I don’t mean to say that Mencken’s writing is hollow, or has no value past its linguistic flare. Rather, many of his views either appear facile or simply don’t hold up over time—not the least of which are those on race and ethnicity—and the question with a writer like him is whether one can appreciate the excellent wordplay Mencken uses even when the substance doesn’t always come along with it.

This is a personal decision, to be sure, and I speak only for myself when I say that I continue to enjoy reading passages from Mencken even if I don’t do so in order to find the thoughts of a truly wise literary figure. For me, the prose is enough to keep me going, and again, it’s not like there’s nothing at all to his essays and articles. Politicians continue to often live down to their worst stereotypes, and the vox populi can, at times, earn the monicker that Mencken put on the general population, the “booboise.”

Affairs today are more complicated than cynicism—finely worded as it is may be—can capture by itself. I imagine a hundred years ago the situation was much the same. Grumpiness only achieves so much, and it’s no accident that Twain and Churchill, who had an equal prowess with the language and a streak of world-weariness themselves, hold up much better than Mencken. But that doesn’t mean you can’t enjoy the man’s work for what it is, and still take a little something from it.

Buy A Mencken Chrestomathy: His Own Selection of His Choicest Writing at Bookshop or Amazon

Joshua Isard

Column by Joshua Isard

Joshua Isard is the author of a novel, Conquistador of the Useless (Cinco Puntos Press), and his stories have appeared in numerous journals including The Broadkill Review, New Pop Lit, and Cleaver. He studied at Temple University, The University of Edinburgh, and University College London.

Joshua directs Arcadia University’s MFA Program in Creative Writing, and lives in the Philadelphia area with his wife, two children, and two cats.

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Mubeen's picture
Mubeen September 16, 2020 - 9:19am

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CaptainWacky's picture
CaptainWacky September 18, 2020 - 1:55am

While I am not well acquainted with the views of Mencken, I have two thoughts after reading this article.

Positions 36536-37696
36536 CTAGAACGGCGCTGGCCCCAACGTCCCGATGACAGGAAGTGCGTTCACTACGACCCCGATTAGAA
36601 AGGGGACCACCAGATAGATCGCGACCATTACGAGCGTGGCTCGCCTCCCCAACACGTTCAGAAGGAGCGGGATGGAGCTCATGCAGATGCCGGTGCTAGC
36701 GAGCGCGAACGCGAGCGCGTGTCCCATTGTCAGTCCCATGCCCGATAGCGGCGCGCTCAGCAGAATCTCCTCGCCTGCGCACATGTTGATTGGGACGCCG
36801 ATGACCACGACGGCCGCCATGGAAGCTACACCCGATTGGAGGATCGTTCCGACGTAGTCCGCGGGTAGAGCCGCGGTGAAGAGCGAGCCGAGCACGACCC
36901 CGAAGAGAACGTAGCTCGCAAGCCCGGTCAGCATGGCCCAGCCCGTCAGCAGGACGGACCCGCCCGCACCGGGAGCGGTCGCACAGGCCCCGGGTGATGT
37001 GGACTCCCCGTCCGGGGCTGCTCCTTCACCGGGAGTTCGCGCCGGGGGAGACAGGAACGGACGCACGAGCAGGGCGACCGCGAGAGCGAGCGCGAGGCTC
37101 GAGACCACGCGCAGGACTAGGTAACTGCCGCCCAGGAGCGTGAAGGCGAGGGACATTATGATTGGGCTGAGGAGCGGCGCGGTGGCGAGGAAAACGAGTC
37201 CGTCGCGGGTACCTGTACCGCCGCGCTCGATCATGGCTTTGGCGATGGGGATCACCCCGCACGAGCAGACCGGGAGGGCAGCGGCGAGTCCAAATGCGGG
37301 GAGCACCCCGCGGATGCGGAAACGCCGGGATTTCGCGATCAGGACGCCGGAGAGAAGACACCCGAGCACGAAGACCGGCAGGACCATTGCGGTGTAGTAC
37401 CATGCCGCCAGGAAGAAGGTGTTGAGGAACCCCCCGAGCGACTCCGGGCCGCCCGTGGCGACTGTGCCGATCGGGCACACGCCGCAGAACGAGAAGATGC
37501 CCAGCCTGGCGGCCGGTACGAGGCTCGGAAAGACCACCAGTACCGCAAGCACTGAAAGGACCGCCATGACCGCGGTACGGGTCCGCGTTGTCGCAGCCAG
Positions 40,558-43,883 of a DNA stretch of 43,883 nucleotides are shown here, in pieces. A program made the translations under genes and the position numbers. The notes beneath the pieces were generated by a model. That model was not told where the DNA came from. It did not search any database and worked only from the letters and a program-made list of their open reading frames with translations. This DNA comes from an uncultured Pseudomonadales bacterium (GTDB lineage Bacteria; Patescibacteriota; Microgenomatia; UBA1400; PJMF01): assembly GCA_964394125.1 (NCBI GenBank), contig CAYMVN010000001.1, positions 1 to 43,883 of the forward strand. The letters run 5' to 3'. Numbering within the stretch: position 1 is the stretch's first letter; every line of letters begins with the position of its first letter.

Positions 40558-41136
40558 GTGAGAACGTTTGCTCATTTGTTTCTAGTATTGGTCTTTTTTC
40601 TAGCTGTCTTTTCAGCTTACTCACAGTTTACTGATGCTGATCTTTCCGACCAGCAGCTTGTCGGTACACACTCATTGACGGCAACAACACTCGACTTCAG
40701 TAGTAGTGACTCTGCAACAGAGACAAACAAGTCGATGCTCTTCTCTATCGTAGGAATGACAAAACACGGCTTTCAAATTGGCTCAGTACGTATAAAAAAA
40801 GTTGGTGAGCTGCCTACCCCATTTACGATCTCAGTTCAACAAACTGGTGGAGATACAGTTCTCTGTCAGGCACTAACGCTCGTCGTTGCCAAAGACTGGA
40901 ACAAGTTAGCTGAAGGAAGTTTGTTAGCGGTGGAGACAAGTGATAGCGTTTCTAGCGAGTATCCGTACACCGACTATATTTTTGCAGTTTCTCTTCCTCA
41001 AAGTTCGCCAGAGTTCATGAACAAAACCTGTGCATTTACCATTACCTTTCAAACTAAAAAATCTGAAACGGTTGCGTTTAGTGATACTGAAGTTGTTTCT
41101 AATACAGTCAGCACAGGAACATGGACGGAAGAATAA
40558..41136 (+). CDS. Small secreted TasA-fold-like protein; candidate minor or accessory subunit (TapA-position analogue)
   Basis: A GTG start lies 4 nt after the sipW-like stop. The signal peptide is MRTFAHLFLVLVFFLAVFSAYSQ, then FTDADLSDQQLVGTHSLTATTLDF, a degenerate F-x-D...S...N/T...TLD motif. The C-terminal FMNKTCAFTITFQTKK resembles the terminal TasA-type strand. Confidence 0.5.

The first is on the use of the term "darwinists."  The implication from the article is that Mencken though those who believed in Darwin's theory of natural selection were akin to thieves or kidnappers.

However, given the time, he might have been referring to the "social darwinists."  This was a group guilty of the worse sort of scientism who believed Darwin's theory implied that might made right, that those who were successful were evolutionary superior, and promoted the sterilization of supposed "inferior" races and classes.  (Of course none of this is actually supported by Darwin's theory, it's a political view based on a misunderstanding of Darwin's work.)

The other thing I take some issue with is the idea that the stated criticisms of democracy are necessarily by themselves to be taken as support for authoritarianism.  Context is important, and such a statement is needs to be understood in regards to what the author's views were, what he was discussing, and what he would expect of readers at the time.

While the famous Franklin quote on democracy can't be sourced, somewhat similar statements were made by Adams and Jefferson.

In the context, they were not arguing for pure authoritarianism (although of course one can debate what their actual views meant.)  They were particularly wary of the recent example of the French revolution, and were arguing for moderation from "pure" democracy.  This was during the debates over the government that would replace the articles of confederation. They both wanted a democratic republic, where the will of the people is represented through voting but where there are safeguards for the rights of the minority from the "tyranny of the masses."

Granted, Adams in particular wanted as formal aristocracy, but...

The point is, one can't assume that criticism of something necessarily means support of it's perceived opposite.  Nowadays, many use the term "democracy" as shorthand for "modern western type semi-liberal nation state."  This wasn't always the case.  It's also possible that readers of Mencken may have understood his criticisms to not be a fundamental endorsement of other political systems. As I said, I don't know much about Mencken's views, but it's important to understand them in the context of the time as opposed to what they may imply today.

As a brief example I often see of this type of fallacy, it is common for people to assume someone criticizing capitalism is thus supporting authoritarian communism of the marxist-leninist variety, or respond to such criticisms by criticizing said communism.  This is a fallacy of the fale dichotomy, where two world views or modes of thought are seen to be the only options.  We see this today with modern partisan politics, where any criticism of any aspect of either "left" or "right" current partisan ideology is taken to be complete support for the extreme views of the other side.